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Tax sale stands even though mortgage holder not notified

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The Indiana Supreme Court upheld 20 years of precedent in finding that a county auditor is obligated to notify a mortgage holder of an impending property sale only when that mortgage holder specifically requests a notice.

In M&M Investment Group, LLC v. Ahlemeyer Farms, Inc. and Monroe Bank, 03S04-1211-CC-645, the Supreme Court reversed the trial court and remanded. It ruled the requirement in Indiana Code 6-1.1-24.3(b) that a mortgage holder annually request a notice of a tax sale does not violate the 14th Amendment’s due process clause.

Monroe Bank, the mortgagee of the Ahlemeyer Farms, did not know the property was included in the Bartholomew County tax sale until after the buyer, M&M Investment, notified the bank.

Challenging the sale, the bank argued the statute mandating the mortgagee first request a notice of a tax sale before the county is required to provide a copy violates the 14th Amendment of the U.S. Constitution.

The bank asserted that under Jones v. Flowers, 547 U.S. 220 (2006) and Mennonite Bd. Of Missions v. Adams, 462 U.S. 791 (1983), due process requires the government to provide pre-tax sale notice by mail or personal service regardless of whether the mortgagee has requested it or not.

The Supreme Court was not persuaded to overturn two decades of precedent. The court did not want the state to take additional burdensome steps. It also questioned whether obligating the state to do more would be beneficial in today’s era of mortgaged-backed securities and trading.

Writing for the court, Justice Steven David held, “…Monroe Bank’s apparent alternative – that a county auditor be required to comb the files of the recorder’s office to see if a mortgage is recorded for a tax-delinquent property, assess whether the mortgage is still valid, and then determine whether the mortgage accurately reflects the mortgagee’s identity and address – remains unnecessary for two reasons: it would unreasonably tip the scales of our analysis by imposing too great a burden on the State, and the burdens this approach would impose would not result in a greater likelihood of successful notification.”

 

 

 

 
 

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  1. Someone off their meds? C'mon John, it is called the politics of Empire. Get with the program, will ya? How can we build one world under secularist ideals without breaking a few eggs? Of course, once it is fully built, is the American public who will feel the deadly grip of the velvet glove. One cannot lay down with dogs without getting fleas. The cup of wrath is nearly full, John Smith, nearly full. Oops, there I go, almost sounding as alarmist as Smith. Guess he and I both need to listen to this again: https://www.youtube.com/watch?v=CRnQ65J02XA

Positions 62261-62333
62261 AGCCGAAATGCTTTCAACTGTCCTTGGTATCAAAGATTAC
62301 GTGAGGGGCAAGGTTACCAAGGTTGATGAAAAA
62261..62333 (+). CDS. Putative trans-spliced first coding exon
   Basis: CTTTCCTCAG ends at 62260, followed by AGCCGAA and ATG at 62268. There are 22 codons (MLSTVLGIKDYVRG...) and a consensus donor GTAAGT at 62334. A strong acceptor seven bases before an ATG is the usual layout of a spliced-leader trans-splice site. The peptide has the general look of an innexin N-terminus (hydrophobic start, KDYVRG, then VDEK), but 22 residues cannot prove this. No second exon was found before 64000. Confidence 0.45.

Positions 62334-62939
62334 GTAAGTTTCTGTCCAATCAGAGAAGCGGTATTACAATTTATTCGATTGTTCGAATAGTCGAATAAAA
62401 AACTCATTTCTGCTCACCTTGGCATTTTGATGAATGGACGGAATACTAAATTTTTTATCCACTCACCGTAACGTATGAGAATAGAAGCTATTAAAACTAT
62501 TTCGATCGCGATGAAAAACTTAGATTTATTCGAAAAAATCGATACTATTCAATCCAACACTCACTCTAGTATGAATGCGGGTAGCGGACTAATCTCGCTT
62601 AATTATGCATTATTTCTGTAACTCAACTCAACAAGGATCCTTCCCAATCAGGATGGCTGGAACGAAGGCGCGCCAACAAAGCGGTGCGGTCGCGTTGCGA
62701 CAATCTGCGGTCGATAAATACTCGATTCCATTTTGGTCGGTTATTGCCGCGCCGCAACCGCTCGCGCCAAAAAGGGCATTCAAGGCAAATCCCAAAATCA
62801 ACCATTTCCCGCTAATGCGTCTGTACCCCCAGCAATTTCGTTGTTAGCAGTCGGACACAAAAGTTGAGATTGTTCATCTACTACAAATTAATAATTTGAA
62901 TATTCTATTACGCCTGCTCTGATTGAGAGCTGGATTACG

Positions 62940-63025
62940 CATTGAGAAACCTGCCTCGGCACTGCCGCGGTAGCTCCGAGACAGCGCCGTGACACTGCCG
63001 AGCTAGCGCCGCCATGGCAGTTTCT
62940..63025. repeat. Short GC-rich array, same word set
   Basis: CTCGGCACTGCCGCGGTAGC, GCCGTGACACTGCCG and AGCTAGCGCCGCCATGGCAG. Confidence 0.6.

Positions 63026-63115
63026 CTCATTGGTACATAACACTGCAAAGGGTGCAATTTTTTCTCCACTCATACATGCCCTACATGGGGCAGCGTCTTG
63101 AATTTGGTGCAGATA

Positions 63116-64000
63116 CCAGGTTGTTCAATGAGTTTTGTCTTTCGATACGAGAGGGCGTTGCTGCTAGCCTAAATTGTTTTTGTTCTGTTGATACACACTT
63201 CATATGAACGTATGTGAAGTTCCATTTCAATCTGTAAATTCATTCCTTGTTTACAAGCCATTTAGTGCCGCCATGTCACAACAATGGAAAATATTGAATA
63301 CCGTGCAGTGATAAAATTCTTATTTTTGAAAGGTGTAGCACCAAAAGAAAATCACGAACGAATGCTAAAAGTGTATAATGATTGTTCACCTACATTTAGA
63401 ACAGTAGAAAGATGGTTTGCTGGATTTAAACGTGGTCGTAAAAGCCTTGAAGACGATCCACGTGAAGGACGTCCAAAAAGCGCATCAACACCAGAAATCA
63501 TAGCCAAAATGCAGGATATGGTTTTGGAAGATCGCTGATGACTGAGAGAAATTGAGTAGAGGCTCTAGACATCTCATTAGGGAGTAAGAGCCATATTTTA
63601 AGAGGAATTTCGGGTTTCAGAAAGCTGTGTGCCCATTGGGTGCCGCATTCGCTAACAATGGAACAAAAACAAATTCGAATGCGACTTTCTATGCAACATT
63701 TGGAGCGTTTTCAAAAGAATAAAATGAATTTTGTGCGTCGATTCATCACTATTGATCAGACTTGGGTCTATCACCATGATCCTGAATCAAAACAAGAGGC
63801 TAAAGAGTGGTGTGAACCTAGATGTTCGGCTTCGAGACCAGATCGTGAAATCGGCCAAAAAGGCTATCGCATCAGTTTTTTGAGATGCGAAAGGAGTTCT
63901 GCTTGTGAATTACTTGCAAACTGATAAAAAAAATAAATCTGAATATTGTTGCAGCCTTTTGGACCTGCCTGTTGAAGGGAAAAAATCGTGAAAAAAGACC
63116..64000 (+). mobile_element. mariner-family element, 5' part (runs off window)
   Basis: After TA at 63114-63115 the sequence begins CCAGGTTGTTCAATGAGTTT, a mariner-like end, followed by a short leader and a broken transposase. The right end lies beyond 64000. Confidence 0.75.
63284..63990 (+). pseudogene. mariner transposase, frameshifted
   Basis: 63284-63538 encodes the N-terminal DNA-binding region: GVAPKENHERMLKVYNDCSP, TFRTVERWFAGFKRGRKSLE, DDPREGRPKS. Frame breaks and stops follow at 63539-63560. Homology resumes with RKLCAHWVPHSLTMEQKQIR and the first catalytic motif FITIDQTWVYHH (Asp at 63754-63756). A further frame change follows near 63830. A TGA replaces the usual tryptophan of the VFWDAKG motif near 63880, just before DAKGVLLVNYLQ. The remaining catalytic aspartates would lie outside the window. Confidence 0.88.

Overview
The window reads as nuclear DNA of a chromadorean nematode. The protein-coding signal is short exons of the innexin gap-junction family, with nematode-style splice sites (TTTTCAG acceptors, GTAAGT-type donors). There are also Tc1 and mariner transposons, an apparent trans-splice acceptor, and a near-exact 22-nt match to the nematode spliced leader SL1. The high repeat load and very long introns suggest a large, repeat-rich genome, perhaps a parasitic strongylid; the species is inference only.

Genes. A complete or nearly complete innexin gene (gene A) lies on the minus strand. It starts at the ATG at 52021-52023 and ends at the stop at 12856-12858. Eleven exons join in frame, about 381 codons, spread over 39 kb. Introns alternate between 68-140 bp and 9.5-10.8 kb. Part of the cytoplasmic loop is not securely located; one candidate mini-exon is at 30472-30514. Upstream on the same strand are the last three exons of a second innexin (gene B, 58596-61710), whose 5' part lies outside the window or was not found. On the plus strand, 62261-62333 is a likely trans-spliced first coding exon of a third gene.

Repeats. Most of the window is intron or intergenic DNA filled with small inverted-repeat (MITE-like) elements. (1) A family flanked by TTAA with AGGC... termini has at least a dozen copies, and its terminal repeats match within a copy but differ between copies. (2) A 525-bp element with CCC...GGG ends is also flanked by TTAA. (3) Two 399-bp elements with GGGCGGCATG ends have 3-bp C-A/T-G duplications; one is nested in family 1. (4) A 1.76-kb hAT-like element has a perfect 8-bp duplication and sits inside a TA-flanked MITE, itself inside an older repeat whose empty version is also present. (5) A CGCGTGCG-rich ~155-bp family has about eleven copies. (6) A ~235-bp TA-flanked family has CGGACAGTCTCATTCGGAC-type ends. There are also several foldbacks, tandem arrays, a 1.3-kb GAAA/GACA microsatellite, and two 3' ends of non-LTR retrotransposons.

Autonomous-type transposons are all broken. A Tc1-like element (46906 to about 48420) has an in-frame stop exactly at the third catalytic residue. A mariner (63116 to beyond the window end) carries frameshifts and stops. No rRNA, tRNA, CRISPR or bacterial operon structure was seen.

2. Charles Rice was one of the greatest of the so-called great generation in America. I was privileged to count him among my mentors. He stood firm for Christ and Christ's Church in the Spirit of Thomas More, always quick to be a good servant of the King, but always God's first. I had Rice come speak to 700 in Fort Wayne as Obama took office. Rice was concerned that this rise of aggressive secularism and militant Islam were dual threats to Christendom,er, please forgive, I meant to say "Western Civilization". RIP Charlie. You are safe at home.

  3. It's a big fat black mark against the US that they radicalized a lot of these Afghan jihadis in the 80s to fight the soviets and then when they predictably got around to biting the hand that fed them, the US had to invade their homelands, install a bunch of corrupt drug kingpins and kleptocrats, take these guys and torture the hell out of them. Why for example did the US have to sodomize them? Dubya said "they hate us for our freedoms!" Here, try some of that freedom whether you like it or not!!! Now they got even more reasons to hate us-- lets just keep bombing the crap out of their populations, installing more puppet regimes, arming one faction against another, etc etc etc.... the US is becoming a monster. No wonder they hate us. Here's my modest recommendation. How about we follow "Just War" theory in the future. St Augustine had it right. How about we treat these obvious prisoners of war according to the Geneva convention instead of torturing them in sadistic and perverted ways.

  4. As usual, John is "spot-on." The subtle but poignant points he makes are numerous and warrant reflection by mediators and users. Oh but were it so simple.

  5. ACLU. Way to step up against the police state. I see a lot of things from the ACLU I don't like but this one is a gold star in its column.... instead of fighting it the authorities should apologize and back off.

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